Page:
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How to Humanely Remove Ladybugs from Your House

Updated on July 7, 2013
Home invader!
Home invader!

Ladybugs are a beneficial garden insect, but in many parts of the United States the Asian Lady Beetle (or Asian Multi-colored Lady Beetle) type is a particularly annoying pest when it invades homes. This happens primarily in the fall when the first hints of cold weather send swarms of lady beetles looking for winter shelter. Invariably many find their way into homes through small passages through walls, around doors and screens, through soffit and attic ventilators, etc. A smaller outbreak occurs in the spring when those that found winter shelter start trying to get to the outside again and often emerge inside instead. This “home invading” lady beetle is not the same species as the native ladybug. Both are beetles, but the native ladybug does not typically come into homes. Asiatic lady beetles were introduced to the U.S. both intentionally and though accidental import with lumber and other products (See the Resources section at the end of this hub for links to more information). Like the native species, they are beneficial in eating other insects, but have the different and annoying habit of getting into homes in substantial numbers in late fall. However, since most of us don’t distinguish the two types on a daily basis and for simplicity, Asian Lady Beetles will just be referred to as ladybugs in the rest of the hub. Ladybugs in the home are difficult to pick up. They are rounded and slick and just fly away if you try sweeping them onto a dustpan. Simply vacuuming them up is not a good solution because they will just crawl back out of the vacuum cleaner when you turn it off. If your vacuum has a disposable bag, it could get expensive to keep throwing the bags away. Even if your vacuum has a bag or canister that can be emptied, it is still a hassle to keep taking it off and emptying it outside to get rid of a few ladybugs. This hub will describe how to make a simple, miniature, easily removed, add-on filter bag for your vacuum cleaner so you can pick up ladybugs, remove them from your home, and release them still alive outside.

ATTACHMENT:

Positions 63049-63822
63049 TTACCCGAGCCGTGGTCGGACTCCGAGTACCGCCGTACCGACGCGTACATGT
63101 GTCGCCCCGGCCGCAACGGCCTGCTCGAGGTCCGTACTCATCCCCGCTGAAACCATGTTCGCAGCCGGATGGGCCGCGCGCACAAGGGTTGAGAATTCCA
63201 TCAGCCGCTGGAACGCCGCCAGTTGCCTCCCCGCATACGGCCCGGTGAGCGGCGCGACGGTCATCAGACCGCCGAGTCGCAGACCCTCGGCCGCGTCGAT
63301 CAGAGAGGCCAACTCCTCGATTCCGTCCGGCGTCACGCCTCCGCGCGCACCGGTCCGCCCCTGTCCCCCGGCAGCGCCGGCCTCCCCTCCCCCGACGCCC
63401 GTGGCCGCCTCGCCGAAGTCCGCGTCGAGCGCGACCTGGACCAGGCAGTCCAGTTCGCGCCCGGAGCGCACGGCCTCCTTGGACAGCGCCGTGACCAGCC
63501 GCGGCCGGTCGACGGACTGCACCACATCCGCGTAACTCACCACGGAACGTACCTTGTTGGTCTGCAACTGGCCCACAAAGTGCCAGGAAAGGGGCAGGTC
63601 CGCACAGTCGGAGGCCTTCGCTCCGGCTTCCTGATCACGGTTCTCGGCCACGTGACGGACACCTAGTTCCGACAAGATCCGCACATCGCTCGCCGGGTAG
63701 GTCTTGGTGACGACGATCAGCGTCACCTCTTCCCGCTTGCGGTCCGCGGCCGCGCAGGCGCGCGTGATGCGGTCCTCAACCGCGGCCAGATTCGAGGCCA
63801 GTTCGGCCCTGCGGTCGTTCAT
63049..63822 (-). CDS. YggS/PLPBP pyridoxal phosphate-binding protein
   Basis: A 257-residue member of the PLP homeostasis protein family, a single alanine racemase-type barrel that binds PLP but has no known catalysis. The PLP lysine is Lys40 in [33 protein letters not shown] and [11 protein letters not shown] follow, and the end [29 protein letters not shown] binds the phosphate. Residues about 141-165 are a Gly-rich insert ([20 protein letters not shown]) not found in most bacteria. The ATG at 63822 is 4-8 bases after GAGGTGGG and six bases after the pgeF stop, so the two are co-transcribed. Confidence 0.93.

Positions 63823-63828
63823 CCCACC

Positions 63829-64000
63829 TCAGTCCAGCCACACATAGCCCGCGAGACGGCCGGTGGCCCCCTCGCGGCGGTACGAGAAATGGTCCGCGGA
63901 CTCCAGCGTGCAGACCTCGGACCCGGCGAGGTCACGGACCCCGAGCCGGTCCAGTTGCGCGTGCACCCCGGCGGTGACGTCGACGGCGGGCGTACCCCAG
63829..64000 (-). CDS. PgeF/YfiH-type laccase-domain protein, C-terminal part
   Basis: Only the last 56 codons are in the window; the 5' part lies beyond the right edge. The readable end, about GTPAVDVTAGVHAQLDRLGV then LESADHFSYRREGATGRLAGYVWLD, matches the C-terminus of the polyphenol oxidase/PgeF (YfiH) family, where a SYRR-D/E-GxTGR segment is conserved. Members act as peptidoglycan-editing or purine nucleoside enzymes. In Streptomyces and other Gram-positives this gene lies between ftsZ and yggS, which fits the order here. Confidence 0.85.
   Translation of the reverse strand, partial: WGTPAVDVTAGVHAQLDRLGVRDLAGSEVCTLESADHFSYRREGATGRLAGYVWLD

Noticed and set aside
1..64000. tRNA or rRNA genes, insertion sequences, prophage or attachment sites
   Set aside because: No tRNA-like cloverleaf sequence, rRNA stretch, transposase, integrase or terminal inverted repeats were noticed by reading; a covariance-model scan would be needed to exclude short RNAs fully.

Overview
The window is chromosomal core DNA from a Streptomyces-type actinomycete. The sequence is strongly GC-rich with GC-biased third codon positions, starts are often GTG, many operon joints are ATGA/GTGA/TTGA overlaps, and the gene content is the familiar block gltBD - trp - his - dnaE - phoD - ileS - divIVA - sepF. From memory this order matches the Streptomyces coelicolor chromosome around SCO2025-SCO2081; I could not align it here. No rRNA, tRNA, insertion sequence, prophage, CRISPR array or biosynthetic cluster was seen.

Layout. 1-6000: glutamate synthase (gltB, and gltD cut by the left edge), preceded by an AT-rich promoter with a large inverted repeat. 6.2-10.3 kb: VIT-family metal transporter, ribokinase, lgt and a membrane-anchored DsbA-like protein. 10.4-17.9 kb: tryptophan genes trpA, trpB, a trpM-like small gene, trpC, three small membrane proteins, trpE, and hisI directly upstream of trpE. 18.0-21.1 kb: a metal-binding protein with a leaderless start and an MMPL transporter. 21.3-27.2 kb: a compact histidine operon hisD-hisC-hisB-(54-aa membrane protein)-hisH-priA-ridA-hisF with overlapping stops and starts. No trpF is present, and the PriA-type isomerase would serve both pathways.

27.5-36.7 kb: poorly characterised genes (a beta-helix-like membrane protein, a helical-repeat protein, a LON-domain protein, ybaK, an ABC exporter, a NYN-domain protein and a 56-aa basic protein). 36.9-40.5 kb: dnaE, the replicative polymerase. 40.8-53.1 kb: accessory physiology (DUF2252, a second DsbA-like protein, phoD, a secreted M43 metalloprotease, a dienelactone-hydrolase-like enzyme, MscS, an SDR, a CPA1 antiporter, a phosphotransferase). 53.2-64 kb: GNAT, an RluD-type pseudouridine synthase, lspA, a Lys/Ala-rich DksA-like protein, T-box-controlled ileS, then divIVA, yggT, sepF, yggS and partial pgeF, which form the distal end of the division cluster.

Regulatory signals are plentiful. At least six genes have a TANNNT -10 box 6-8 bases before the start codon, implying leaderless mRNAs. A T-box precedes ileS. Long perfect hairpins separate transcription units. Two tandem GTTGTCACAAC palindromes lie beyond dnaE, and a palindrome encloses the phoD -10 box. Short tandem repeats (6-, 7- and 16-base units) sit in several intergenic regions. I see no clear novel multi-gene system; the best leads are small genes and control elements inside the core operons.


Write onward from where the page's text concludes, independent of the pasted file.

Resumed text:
Tools and materials needed

  • Ladies Old Nylon hose
  • Vacuum Cleaner
  • Wand Attachment

All the pieces
All the pieces

Make a miniature filter bag

Make a small add-on filter bag by cutting a piece about 9 inches long off the foot end of an old nylon hose. The advantages of the nylon hose in this application are that it is thin, tubular, and does not offer much resistance to the air flow through the vacuum. The vacuum cleaner wand attachment will hold it in place as discussed below.

Ready to assemble
Ready to assemble

Install filter

Work the filter bag into the metal or plastic tube at the end of the vacuum cleaner hose. Fold the last inch or so over the tube edge as shown. Put a wand attachment on the tube to hold the add-on filter bag in place.

Vacuuming ladybugs (Click to see ladybugs)
Vacuuming ladybugs (Click to see ladybugs)

Start vacuuming up ladybugs

Vacuum up all visible ladybugs. When you are finished, turn off the vacuum cleaner and remove the wand. Important Caution: if you remove the wand before your vacuum cleaner comes to a complete stop, the add-on filter bag will be sucked into your vacuum’s main filter bag. Remove the add-on filter bag and hold it tightly closed. Carry the bag and the captured ladybugs outside and empty it some distance from the house. Although being vacuumed up is perhaps not the most pleasant experience, the ladybugs do not seem to be harmed and they fly away quickly. If you have a large ladybug infestation and notice your vacuum laboring, you may need to empty the filter more than once. The add-on filter bag may have enough ladybugs in it to begin impeding the air flow.

Alternative Approach

Another approach if there are only a couple of ladybugs to remove is to pick them up with a piece of masking tape and then flick them off the tape outside.

Resources



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